Mortgage refinance penalty
A mortgage refinance penalty is incurred when you make a change to your mortgage before your term is up. In Canada, banks and mortgage lenders calculate this penalty one of two ways: 3 months interest or interest rate differential. Which you pay will depend on your lender, mortgage product, and the duration of your term. For example, while the penalty associated with a variable mortgage rate is always 3 months interest, the penalty associated with a fixed mortgage rate is often the greater of 3 months interest or interest rate differential.
Three months interest vs. interest rate differential (IRD) refinance penalty
|3 months interest||Interest Rate Differential (IRD)|
|Description||Penalty is the equivalent of three months interest on current mortgage principal||Penalty is the interest lost if your lender were to turn around and lend the funds at today's rates|
|Mortgage Type||Variable and Fixed||Fixed only|
|Formula||[Mortgage principal * original interest rate] / 12 * 3||[Original mortgage rate1 - current mortgage rate2] * Principal / 12 * months remaining in current term|
|When do you pay?||All interest rate environments||Declining interest rate environments only|
How do you calculate your interest rate differential (IRD) penalty?
Interest rate differential or IRD takes the difference between the interest rate attached to your mortgage and compares it to the current interest rate charged by the lender. Let's look at an example with a home buyer Sarah. Sarah locked in to a 5-year fixed mortgage rate on February 1st 2009 with ING. It is now March 1st 2011, Sarah's mortgage balance is $300,000 and she is considering refinancing.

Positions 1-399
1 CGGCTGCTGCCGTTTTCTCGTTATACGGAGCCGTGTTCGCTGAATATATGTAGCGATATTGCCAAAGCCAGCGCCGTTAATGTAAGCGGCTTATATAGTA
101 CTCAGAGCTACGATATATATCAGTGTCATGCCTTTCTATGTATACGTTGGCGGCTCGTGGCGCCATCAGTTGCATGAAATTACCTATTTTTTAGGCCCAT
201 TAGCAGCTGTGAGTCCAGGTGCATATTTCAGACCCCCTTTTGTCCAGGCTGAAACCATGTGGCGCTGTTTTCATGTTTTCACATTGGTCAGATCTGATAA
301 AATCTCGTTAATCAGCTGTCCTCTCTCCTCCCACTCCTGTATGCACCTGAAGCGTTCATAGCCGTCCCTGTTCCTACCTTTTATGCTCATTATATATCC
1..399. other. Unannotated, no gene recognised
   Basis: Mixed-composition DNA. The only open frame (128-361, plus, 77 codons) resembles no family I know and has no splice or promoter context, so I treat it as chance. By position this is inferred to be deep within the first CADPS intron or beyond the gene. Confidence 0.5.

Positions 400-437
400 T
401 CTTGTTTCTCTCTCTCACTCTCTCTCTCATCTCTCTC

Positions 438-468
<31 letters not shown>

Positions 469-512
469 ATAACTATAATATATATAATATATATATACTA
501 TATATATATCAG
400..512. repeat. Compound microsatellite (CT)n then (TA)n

|Step 1: Determine your current mortgage principal, original mortgage rate and provider||$300,000 mortgage 5.49% original mortgage rate Mortgage provider is ING|
|Step 2: Determine the length of time remaining in your mortgage||= 5 years - 2 years, 1 month = 60 months - 25 months = 35 months (close to 3 years)|
|Step 3: Determine your lender's current mortgage with a term equal to your remaining term||ING current 3-year fixed rate = 3.89%|
|Step 4: Subtract the lender's current mortgage rate from your original mortgage rate||= 5.49% - 3.89% = 1.60%|
|Step 5: Multiply the difference in interest rates by principal and divide by 12 months||=[1.60% * $300,000] /12 months =$400|
|Step 6:Multiple the monthly fee by the number of months remaining in your term||= $400 * 35 months - $14,000|
How do you calculate the 3 months interest refinance penalty?
The 3 month interest penalty is more straightforward than the interest rate differential. Simply take your current mortgage principal and multiply it by your current mortgage rate, divide by 12 months to get a monthly penalty and multiple it by 3 to account for three months. Let's consider the same example, where Sarah locked in to a 5-year fixed mortgage rate on February 1st 2009 with ING. It is now March 1st 2011, Sarah's mortgage balance is $300,000 and she is considering refinancing.
|Step 1: Determine your current mortgage principal||$300,000|
|Step 2: Determine your original mortgage rate||5.49%|
|Step 3: Determine one months interest payment||[$300,000 * 5.49%]/12 months = $1,372.50|
|Step 4: Multiply one months interest by 3||$1,372.50 * 3 months = $4,117.50|
|Result 3 months interest penalty||$4,117.50|
Minimize your refinance penalty by taking advantage of your pre-payment options
Most mortgages come with pre-payment options which allow you to put a lump sum against your mortgage each year and/or increase your monthly payment. Putting a lump sum against your mortgage and increasing your monthly payments both have the ability to decrease your mortgage principal and therefore your penalty. Therefore if you are refinancing now or in the near future, it is important to take full advantage of these.
References and Notes
- Original mortgage rate is the interest rate you are currently paying with your lender (before refinance)
- Current mortgage rate is your lender's current interest rate on a term equal to remaining time in your term